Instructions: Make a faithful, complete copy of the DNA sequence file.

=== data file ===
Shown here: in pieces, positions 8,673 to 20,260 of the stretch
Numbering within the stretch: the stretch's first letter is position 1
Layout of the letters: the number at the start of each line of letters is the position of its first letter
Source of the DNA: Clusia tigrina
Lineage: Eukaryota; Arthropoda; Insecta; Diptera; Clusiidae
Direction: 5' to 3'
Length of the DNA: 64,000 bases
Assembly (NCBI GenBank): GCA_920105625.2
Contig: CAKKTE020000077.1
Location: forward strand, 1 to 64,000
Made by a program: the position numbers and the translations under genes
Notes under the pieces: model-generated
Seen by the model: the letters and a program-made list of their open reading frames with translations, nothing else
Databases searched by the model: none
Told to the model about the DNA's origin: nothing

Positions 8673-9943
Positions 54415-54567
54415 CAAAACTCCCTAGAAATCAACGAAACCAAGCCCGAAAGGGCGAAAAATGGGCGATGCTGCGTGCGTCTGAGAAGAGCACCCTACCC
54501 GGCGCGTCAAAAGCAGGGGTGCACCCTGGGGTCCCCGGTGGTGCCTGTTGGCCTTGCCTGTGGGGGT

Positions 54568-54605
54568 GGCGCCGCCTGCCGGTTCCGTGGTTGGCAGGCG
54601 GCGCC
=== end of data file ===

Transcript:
Shown here: in pieces, positions 8,673 to 20,260 of the stretch
Numbering within the stretch: the stretch's first letter is position 1
Layout of the letters: the number at the start of each line of letters is the position of its first letter
Source of the DNA: Clusia tigrina
Lineage: Eukaryota; Arthropoda; Insecta; Diptera; Clusiidae
Direction: 5' to 3'
Length of the DNA: 64,000 bases
Assembly (NCBI GenBank): GCA_920105625.2
Contig: CAKKTE020000077.1
Location: forward strand, 1 to 64,000
Made by a program: the position numbers and the translations under genes
Notes under the pieces: model-generated
Seen by the model: the letters and a program-made list of their open reading frames with translations, nothing else
Databases searched by the model: none
Told to the model about the DNA's origin: nothing

Positions 8673-9943
Positions 54415-54567
54415 CAAAACTCCCTAGAAATCAACGAAACCAAGCCCGAAAGGGCGAAAAATGGGCGATGCTGCGTGCGTCTGAGAAGAGCACCCTACCC
54501 GGCGCGTCAAAAGCAGGGGTGCACCCTGGGGTCCCCGGTGGTGCCTGTTGGCCTTGCCTGTGGGGGT

Positions 54568-54605
54568 GGCGCCGCCTGCCGGTTCCGTGGTTGGCAGGCG
54601 GCGCC